Neo-liberalism, when forced upon a developing country by a developed one, might as well be called colonialism. The same thing is accomplished, the economy is dominated by said developed country. Basically the relationship between most of Latin America and the U.S.
Sure, was just to precise that the IMF did the same with the rest of the world. We quite saw it in depth last year in one of my course at university, with a teacher who worked at lot in Africa, so, the concrete examples I've in head are from this continent. Quite ironically, it's now the turn to European people to slowly fall under the same neoliberal tyranny, Greece being the first victim for now. It it continues that way, Europeans will live in conditions similar to countries in the third world who are under the iron fist of IMF, WTO and World Bank. Except that here we're atttacked by our own organisations : UE and European Bank.
The IMF also did it to Poland following Solidarność's sort of revolution. If it wasn't for that, Poland would have likely stayed a socialist country, just independent from the soviet Union. South Africa might have become a socialist country too, if it wasn't for the IMF.
what's happening in the post-industrial countries is that because enough foreign markets are opened up now, large global corporations don't need any kind of strong middle class to keep demand high. So now, the goal isn't so much to further open markets, but to completely suppress anything coming out of the middle class. And when you have corporations that powerful, they can easily control our own governing institutions.
I think we need to clarify words here. Acquiring what is produced by someone else is not the definition of profit. If I make a purchase, i'm exchanging currency for something that someone else produced. The other party is said to gain by the exchange, but I did not produce the currency.
By produce I mean create by my own skill and craft.
Even if I trade an item with someone, a shovel for a bedside stand for example. I might not have produced the shovel, and the other party might not have produced the stand, but we both profit from the exchange.
according to Adam Smith's Labor Theory of Value, one of the cornerstones of modern economics, a good or service's value is directly related to the labor used to create it. In this sense, when a product or service is sold by some company, any value beyond overhead is compensation to the laborer for his time. So, profit in this context, is the value not paid to the working hand who rightfully deserves it.
I can understand up to the point where the conclusion, the definition of profit, is drawn in context. I want to be sure i'm clear on that last part though. Profit is the gain made by the company in not giving the full value of a worker's labor back to them?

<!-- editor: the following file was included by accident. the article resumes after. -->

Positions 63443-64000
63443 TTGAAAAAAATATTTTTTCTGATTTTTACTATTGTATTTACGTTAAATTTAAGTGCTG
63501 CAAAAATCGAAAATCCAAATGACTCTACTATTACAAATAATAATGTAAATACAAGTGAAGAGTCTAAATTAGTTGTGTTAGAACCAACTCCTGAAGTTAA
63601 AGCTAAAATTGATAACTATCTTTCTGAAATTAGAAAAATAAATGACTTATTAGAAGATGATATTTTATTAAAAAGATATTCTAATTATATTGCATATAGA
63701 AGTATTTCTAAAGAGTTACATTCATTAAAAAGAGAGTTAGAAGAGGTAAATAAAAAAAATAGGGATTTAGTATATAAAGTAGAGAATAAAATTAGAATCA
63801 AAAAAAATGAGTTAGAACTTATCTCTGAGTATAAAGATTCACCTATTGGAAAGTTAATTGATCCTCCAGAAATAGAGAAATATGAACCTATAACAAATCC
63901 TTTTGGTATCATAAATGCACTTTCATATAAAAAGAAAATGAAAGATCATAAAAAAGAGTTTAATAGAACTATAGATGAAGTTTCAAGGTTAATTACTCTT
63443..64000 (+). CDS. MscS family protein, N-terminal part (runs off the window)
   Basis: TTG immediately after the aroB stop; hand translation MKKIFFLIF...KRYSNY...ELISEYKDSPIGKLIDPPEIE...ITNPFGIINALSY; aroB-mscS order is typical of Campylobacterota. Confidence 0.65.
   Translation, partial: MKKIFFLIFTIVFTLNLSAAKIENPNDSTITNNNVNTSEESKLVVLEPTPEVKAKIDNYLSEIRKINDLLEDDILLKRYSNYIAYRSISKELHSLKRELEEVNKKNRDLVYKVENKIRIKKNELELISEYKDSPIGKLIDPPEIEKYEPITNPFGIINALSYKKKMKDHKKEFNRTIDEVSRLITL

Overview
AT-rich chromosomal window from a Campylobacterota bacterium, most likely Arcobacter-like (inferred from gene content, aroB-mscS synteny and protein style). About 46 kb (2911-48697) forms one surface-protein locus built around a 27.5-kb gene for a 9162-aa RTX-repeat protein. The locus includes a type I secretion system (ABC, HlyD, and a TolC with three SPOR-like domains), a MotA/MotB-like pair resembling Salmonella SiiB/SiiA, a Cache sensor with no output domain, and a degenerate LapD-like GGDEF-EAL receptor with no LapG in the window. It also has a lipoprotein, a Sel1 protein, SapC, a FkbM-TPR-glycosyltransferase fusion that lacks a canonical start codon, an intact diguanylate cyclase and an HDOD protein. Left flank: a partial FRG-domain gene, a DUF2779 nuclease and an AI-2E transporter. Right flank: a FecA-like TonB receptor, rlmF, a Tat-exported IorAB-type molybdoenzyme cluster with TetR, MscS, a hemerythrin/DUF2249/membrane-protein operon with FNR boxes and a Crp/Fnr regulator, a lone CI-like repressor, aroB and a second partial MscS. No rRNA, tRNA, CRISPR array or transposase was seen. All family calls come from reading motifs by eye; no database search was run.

Basically yes. Profit is what isn't paid to laborers. Classical economics is perfectly aware of this, but never made a concern out of it, because in a pre-industrialized economy where the market was dominated by small artisans and craftsmen, ideal competition was easier to achieve, so there was an equilibrium between price and cost, keeping profits very minimal. However, we live in a post industrialized economy dominated by massive corporations of varying sizes, and that ideal competition is merely a pipe dream, and profits are massive. Our economy is the large scale shortchanging of the working class.
Doit-on vraiment s'adapter à l'ignorance politique crasse de certains "Américains"? S'ils ignorent que le libéralisme s'est toujours opposé au socialisme, et donc à la gauche, que le néolibéralisme fut l'idéologie appliquée par Tatcher, Pinochet et Reagan, et suivie par le reste des partis conservateurs dans le monde occidental depuis lors, c'est pa notre problème. Ils ne font que perdent toute crédibilité intellectuelle aux yeux du monde. Certes le libéralisme fut un temps une idéologie de gauche à ses débuts, mais c'était avant l'apparition du socialisme.
You know what neo-liberalism is right? It has nothing to do with the left wing. Neoliberalism is a term for open market, unrestricted free trade. It is the kind of no holds barred, ruthless and cut-throat capitalism that the imperialsit dogs (The GOP) are hoping for.
But I'm guessing you knew that.Please know that not all Americans are that clueless.
The lack of common sense restrictions on trade has already decimated the American labor force and suppressed long-term wage growth. I'd like to know which barriers GOP voters want to erode further and how they think they would lead to progress/prosperity for anyone but the super-rich.
It's no secret that the GOP unilaterally opposes regulation (and has traditionally fought it or weakened it at every turn, even when it made sense, e.g. after the 2008 crisis) and advocates privatization, whether it makes sense or not. They scream about regulation and high taxes when American CEOs are the richest in the world and made record profits in 2011.
If you want to read about the effects of free trade on domestic workers, it's a well-discussed subject. (here's a site I found in a couple seconds, but you're welcome to seek out more [link]). It's really basic economics and economists predicted the outcome before it happened.
Other than that, I don't really plan on writing a college paper here about it. You can find arguments on both sides about it online pretty easily and make up your own mind, my friend. Just check the sources.